May 1st, 2006 at 12:38am
Due to the controversial end to the AFL match between St. Kilda and Fremantle at Aurora Stadium in Launceston, and the official protest surounding it, I will be waiting for the outcome of today’s meeting between AFL and club officials before calculating the results of my footy tips.
The outcome is unlikely to change, as technically no rules were broken, however the exact manner in which the match ended is something which will come under close scrutiny.
AFL officials were unavailable for comment after the match, I was listening to 3AW Football through 2CA and they managed to speak to just about everybody involved except the AFL officials. Even team officials reported being unable to contact AFL officials.
For those of you who haven’t heard the news or clicked on the link above, here is what happened according to Seven News.
Fremantle has launched an official protest over Sunday’s controversial AFL draw against St Kilda at Aurora Stadium in Launceston.
Dockers officials lodged paperwork with the umpires a few minutes after the match, where the Saints scored 13.16 (94) and Fremantle ended on 14.10 (94).
The ground siren’s volume was not loud enough all day and field umpire Matthew Nicholls failed to hear it at the end of the game.
Fremantle led by a point when the siren went, but Nicholls let play continue, bouncing the ball as Dockers players complained.
Approximately nine seconds later, St Kilda’s Steven Baker kicked a behind to level the scores before the umpires ended the game.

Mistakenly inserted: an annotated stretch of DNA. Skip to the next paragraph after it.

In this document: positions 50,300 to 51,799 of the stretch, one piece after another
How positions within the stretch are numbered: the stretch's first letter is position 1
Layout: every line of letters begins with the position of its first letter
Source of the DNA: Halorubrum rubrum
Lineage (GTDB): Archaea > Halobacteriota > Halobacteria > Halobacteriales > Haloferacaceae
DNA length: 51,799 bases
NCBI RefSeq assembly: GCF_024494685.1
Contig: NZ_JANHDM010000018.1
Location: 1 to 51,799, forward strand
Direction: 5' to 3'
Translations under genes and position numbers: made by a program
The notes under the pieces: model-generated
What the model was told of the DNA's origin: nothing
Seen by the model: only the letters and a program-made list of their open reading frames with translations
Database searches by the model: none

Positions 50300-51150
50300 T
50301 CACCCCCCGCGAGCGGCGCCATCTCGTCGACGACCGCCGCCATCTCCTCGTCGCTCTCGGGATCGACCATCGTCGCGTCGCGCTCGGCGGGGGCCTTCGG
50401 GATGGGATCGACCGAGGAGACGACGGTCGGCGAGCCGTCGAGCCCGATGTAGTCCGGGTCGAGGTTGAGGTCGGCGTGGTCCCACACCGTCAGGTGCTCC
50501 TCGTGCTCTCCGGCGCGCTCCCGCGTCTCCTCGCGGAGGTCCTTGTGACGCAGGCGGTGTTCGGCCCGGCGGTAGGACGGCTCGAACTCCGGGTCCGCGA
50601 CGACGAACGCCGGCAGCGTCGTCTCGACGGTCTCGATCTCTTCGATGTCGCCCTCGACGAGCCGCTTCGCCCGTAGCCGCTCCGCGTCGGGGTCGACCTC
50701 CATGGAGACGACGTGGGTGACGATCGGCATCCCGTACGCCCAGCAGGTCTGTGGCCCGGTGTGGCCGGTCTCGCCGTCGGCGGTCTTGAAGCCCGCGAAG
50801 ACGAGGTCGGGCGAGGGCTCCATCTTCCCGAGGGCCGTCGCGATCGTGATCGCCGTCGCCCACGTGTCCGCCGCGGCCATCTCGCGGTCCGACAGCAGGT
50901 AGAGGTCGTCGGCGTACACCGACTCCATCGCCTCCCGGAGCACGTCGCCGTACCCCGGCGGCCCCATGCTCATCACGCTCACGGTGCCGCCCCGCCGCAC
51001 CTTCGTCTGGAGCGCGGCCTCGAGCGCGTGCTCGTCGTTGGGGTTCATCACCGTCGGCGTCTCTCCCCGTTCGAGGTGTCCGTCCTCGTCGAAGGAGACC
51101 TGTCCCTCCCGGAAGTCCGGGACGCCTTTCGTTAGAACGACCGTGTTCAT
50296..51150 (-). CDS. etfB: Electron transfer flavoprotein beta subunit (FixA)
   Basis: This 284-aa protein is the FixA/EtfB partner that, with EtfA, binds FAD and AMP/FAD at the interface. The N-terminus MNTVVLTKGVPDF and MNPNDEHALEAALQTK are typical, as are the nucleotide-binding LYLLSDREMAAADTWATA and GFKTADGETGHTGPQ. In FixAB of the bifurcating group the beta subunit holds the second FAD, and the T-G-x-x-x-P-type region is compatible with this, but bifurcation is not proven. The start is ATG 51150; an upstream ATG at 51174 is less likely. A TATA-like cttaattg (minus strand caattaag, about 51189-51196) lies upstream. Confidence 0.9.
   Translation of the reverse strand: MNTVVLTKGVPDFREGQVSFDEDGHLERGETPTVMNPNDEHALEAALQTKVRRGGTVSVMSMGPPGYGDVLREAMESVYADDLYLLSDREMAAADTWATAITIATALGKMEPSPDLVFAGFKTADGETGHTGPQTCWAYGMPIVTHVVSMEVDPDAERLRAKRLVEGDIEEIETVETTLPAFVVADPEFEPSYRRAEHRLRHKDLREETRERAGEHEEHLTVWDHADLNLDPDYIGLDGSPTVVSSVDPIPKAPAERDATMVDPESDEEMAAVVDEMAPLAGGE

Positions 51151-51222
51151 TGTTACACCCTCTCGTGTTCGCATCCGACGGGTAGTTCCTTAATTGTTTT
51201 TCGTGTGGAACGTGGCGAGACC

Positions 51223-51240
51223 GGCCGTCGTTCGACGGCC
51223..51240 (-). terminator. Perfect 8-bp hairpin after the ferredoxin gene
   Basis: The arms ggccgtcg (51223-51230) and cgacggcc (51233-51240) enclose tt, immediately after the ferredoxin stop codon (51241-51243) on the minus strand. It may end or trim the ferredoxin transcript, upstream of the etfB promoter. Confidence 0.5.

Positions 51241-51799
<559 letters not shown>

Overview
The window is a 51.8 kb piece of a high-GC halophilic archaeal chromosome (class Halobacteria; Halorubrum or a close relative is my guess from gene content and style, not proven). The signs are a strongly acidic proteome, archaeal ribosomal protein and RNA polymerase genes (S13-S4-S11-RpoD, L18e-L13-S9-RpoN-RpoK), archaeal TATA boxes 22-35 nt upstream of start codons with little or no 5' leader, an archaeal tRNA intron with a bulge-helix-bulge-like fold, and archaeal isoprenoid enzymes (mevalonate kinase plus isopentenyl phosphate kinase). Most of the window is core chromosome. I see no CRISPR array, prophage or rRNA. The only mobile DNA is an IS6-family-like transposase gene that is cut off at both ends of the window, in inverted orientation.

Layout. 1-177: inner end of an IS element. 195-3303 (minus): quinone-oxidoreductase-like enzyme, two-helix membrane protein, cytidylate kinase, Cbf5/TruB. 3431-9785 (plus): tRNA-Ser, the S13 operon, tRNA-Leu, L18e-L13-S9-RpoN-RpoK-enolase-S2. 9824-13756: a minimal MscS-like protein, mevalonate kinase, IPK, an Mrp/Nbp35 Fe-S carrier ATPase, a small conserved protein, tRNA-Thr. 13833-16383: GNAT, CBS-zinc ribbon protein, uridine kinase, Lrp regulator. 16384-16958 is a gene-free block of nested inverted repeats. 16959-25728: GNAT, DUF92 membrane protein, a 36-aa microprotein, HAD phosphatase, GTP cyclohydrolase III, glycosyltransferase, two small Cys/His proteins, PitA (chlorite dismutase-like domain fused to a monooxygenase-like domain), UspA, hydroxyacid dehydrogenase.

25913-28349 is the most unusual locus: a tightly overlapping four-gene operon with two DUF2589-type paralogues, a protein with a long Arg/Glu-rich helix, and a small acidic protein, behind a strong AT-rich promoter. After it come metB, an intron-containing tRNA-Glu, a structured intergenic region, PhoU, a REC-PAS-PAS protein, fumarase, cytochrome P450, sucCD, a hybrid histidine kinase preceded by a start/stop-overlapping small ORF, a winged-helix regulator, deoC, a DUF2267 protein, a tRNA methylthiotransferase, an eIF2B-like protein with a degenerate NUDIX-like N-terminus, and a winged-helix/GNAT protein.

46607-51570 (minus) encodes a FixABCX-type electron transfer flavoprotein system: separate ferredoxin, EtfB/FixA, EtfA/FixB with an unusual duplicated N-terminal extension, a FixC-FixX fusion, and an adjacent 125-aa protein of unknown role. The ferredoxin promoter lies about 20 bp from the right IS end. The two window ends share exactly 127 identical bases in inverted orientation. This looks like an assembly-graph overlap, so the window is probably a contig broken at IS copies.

Baker was then given another chance after being awarded a free kick after disposal, but that shot also went through for a point.
Dockers coach Chris Connolly and several other bemused Fremantle officials were on the ground as the drama played out.
The AFL football operations staff are currently discussing the matter with the umpires and timekeepers.
This will be interesting to say the least. The rules as they stand are open to exploitation by umpires as they decide when the game ends, however that is unlikely to change due to the simple fact that technology does fail, and a human needs to be able to make the decision. Perhaps we need a “third umpire” to assist with the decision if the ground umpires don’t hear the siren. Admittedly this wouldn’t be a “third umpire” as there are already three main umpires, two goal umpires, two boundary umpires and an emergency umpire, so perhaps the term “grandstand umpire” would be best.
Personally I think the AFL could use Hawkeye, the system which is able to accurately track the ball through a three dimensional space. It wouldn’t solve the issue of timekeeping, but it would be useful in cases where the umpires aren’t sure if the ball has been touched prior to going through the goals or touched prior to going out on the full, or even in cases where it is unclear whether the ball has bounced in the field of play or gone out on the full, and especially useful when the ball goes too high for the umpires to clearly know whether it has gone through for a goal, behind, or out of bounds.
Surely this (and general overseeing of umpiring decisions) would be a good use of a “grandstand umpire”.